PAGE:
A sign near the pier where lifeguards have posted them Friday morning, November 24, 2017, warning surfers and beachgoers of a spike in stingray injuries, after 14 reports came in on Wednesday and an unusual spike of 42 on Wednesday, and another 20 on Thanksgiving Day in Huntington Beach, CA. (Photo by Ken Steinhardt, Orange County Register/SCNG)

 

There’s much to be thankful for this week — especially if you escaped excruciating pain after visiting local waters.

Huntington Beach lifeguards posted signs warning beachgoers of a spike in stingray injuries this week, after 14 reports came in on Tuesday, Nov. 21, followed by an unusual spike to 42 on Wednesday, and another 20 on Thanksgiving Day, said Huntington Beach Marine Safety Lt. Claude Panis.

“That’s how many we treated,” he said. “That doesn’t take into account how many went home without being treated.”

Stingrays injury reports have been on the upswing since the start of the year. The week started with the usual four to six reported injuries, but quickly climbed as victim calls came into lifeguards.

Panis said this week was a perfect storm for the increase in injuries with holiday visitors and children out of school, warm weather driving people to the beach, extreme low tides and small surf.

He expected more injuries on Friday and into the weekend.

“We’re going to be really active,” he said.

  • A group of surfers head toward the shoreline after lifeguards have posted signs Friday morning, warning surfers and beachgoers of a spike in stingray injuries, after 14 reports came in on Wednesday and an unusual spike of 42 on Wednesday, and another 20 on Thanksgiving Day in Huntington Beach, CA. (Photo by Ken Steinhardt, Orange County Register/SCNG)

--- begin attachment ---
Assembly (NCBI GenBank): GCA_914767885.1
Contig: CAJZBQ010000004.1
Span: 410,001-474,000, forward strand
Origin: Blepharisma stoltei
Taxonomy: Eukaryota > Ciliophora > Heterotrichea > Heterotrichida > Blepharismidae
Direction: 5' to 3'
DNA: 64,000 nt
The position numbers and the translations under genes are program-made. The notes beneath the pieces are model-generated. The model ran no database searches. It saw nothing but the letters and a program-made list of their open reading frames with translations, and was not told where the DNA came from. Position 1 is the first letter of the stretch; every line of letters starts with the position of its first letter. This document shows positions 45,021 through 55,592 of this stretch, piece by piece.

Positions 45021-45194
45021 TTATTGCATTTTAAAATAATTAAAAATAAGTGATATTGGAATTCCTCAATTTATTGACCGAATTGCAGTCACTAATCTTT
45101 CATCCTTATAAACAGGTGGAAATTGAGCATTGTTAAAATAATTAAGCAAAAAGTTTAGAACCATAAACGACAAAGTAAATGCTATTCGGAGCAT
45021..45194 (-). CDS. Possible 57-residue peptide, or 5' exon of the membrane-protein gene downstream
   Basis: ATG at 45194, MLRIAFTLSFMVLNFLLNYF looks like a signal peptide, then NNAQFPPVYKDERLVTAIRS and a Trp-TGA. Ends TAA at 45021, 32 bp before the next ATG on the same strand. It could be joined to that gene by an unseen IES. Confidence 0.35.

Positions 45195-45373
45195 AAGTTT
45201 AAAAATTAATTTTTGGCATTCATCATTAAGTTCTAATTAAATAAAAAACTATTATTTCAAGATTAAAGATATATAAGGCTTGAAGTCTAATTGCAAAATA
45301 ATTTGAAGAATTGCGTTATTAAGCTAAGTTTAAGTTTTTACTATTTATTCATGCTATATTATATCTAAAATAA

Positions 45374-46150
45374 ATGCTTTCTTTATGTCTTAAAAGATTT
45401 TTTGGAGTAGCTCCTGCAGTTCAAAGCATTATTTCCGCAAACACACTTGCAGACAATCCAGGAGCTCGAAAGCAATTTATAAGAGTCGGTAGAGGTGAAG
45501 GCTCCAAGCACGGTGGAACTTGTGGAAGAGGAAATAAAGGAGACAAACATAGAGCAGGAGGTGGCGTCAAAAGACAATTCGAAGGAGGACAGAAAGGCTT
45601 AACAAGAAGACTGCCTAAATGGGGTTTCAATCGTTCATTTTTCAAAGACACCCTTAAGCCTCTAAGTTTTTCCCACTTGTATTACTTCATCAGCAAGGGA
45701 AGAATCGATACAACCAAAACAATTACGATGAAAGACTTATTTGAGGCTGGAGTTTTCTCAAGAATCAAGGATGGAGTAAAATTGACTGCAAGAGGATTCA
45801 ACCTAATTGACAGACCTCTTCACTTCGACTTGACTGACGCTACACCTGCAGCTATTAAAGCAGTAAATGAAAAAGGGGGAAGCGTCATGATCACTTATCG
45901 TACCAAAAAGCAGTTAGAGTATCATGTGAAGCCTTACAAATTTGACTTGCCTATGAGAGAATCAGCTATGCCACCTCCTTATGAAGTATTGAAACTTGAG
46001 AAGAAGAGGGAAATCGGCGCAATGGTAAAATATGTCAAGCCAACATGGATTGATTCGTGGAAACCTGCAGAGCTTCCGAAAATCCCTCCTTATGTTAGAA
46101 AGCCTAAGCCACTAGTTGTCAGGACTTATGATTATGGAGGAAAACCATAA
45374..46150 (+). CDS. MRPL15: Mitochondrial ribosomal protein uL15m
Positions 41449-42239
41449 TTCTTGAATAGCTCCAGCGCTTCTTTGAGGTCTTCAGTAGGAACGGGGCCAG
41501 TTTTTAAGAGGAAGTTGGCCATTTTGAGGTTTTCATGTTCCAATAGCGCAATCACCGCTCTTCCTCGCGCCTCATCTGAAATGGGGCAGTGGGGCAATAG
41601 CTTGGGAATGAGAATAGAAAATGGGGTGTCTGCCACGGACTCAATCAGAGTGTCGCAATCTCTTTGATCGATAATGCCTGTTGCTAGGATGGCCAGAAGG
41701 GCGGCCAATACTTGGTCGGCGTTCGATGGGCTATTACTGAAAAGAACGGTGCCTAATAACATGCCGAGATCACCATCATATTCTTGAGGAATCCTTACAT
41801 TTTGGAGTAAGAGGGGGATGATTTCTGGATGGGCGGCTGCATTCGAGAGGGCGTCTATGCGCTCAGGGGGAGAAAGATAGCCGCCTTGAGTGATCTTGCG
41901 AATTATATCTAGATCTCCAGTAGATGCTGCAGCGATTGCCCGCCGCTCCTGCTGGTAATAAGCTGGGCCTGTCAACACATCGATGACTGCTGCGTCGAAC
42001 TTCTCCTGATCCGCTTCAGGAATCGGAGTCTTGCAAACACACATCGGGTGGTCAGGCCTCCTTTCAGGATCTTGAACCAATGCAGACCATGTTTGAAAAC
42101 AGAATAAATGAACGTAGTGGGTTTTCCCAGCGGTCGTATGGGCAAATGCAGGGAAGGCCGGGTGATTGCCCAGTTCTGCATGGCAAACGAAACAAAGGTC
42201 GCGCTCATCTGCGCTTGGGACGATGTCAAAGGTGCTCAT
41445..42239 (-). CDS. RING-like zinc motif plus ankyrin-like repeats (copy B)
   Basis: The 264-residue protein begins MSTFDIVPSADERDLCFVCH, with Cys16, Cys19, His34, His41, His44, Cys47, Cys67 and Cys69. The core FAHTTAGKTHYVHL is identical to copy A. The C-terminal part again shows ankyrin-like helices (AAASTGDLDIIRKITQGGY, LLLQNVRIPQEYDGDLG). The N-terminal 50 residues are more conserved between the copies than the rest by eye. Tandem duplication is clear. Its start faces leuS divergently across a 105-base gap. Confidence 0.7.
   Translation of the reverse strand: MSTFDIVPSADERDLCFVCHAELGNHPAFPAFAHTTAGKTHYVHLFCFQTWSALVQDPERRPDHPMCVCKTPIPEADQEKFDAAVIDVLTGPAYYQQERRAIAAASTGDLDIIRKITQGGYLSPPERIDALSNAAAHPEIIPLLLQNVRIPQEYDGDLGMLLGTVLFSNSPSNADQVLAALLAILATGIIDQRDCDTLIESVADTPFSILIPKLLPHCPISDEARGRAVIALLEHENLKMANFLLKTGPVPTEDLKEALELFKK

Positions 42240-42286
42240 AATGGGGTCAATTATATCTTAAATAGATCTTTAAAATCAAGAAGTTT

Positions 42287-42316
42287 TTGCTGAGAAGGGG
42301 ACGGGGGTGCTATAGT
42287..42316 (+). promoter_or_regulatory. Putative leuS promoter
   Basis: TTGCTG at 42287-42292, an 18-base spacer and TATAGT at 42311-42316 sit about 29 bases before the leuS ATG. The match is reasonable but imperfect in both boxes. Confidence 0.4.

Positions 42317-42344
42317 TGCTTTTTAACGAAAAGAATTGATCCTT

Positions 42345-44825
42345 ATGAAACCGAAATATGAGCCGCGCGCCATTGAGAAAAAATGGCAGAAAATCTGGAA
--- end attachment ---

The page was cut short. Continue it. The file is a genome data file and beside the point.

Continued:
A group of surfers head toward the shoreline after lifeguards have posted signs Friday morning, warning surfers and beachgoers of a spike in stingray injuries, after 14 reports came in on Wednesday and an unusual spike of 42 on Wednesday, and another 20 on Thanksgiving Day in Huntington Beach, CA. (Photo by Ken Steinhardt, Orange County Register/SCNG

Since the start of the year, lifeguards have changed their response to how they treat victims. Rather than sending them to a room with buckets filled with hot water, lifeguards in trucks pull up to an injured person on the sand with a bag of hot water, treating them on the spot.

“It’s kind of become the new norm,” he said. “We deal with them every day.”